The U.S. Food and Drug Administration (FDA) released a draft guidance addressing the program that approves third parties to review premarket notification (510(k)) submissions for medical devices. The guidance is designed to speed up the approval process for medical device manufacturers, but it’s not without its shortcomings.
The guidance lists the criteria the FDA uses to consider devices for recognition, re-recognition, or the denial of recognition of a device during the 510(k) approval process. The 510(k) approval process allows new medical devices a quicker review if the products are similar other currently approved devices.
Some consumer advocates believe 510(k) approval in general is too dangerous, so the FDA’s new draft guidance has stirred up a heated debate. While third parties would only be allowed to review low-risk Class I and Class II devices, allowing third parties into the approval process could be dangerous.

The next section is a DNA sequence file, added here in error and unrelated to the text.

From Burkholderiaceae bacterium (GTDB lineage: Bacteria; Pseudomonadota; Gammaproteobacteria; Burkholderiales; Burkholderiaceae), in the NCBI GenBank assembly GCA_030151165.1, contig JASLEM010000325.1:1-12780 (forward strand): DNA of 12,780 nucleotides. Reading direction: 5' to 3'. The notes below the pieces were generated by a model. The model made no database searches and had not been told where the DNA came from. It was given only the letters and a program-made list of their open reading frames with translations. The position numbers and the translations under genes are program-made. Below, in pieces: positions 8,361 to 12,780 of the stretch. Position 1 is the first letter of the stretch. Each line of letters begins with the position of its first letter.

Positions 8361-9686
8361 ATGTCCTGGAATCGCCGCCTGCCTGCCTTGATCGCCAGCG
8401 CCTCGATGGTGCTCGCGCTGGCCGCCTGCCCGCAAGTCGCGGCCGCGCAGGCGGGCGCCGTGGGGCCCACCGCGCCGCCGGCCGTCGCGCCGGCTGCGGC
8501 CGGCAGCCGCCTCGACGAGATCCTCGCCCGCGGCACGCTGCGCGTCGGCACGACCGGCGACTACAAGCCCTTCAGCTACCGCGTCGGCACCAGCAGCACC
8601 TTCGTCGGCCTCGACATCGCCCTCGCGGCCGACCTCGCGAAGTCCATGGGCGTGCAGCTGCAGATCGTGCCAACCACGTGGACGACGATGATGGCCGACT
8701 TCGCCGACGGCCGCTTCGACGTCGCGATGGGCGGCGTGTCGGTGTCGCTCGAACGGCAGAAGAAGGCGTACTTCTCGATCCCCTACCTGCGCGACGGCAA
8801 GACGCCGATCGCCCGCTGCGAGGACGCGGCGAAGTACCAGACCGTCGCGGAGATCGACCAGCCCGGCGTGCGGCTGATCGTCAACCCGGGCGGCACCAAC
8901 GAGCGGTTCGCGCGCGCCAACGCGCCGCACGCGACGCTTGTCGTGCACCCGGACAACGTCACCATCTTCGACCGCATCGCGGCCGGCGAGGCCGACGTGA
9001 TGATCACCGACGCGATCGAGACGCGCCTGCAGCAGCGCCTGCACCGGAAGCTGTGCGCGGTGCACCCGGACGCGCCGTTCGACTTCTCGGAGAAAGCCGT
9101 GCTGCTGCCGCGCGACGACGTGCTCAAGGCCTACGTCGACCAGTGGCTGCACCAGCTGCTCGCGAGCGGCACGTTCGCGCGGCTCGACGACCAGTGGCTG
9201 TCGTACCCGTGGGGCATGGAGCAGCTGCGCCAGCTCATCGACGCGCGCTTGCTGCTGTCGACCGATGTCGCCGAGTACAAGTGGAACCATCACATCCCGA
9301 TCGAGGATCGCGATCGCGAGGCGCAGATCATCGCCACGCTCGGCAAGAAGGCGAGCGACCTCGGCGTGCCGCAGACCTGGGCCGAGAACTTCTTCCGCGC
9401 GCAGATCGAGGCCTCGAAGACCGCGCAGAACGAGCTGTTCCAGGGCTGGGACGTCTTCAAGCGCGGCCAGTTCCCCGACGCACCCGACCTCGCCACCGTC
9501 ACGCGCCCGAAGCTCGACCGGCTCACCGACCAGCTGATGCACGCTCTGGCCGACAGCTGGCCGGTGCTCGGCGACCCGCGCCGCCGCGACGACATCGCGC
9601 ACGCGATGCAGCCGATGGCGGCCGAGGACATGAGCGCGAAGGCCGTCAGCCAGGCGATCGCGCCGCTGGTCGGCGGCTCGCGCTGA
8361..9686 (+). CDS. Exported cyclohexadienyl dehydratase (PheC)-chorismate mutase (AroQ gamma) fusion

Third parties could be more susceptible to bias or outside influence from medical device manufacturers. Although the FDA is trying to free up its resources to review higher-risk devices, third parties would need strict oversight to ensure their reviews meet applicable federal standards.
The 510(k) approval process is far from perfect. Devices such as Cook Medical’s Celect and Günther Tulip IVC filters were approved via the 510(k) process, but studies later revealed the devices had high rates of failure. Cook Medical is paying a high price for its use of the faster 510(k) approval process in more than 600 currently pending lawsuits.
The first case to go to trial is set to begin this month and could set an important precedent not only for other lawsuits in the Cook Medical IVC filter litigation, but also for lawsuits filed against nearly one dozen other IVC filter manufacturers.
The defective IVC filter debacle makes a strong case against utilizing not only the 510(k) approval process, but also using third party reviewers for medical device approval.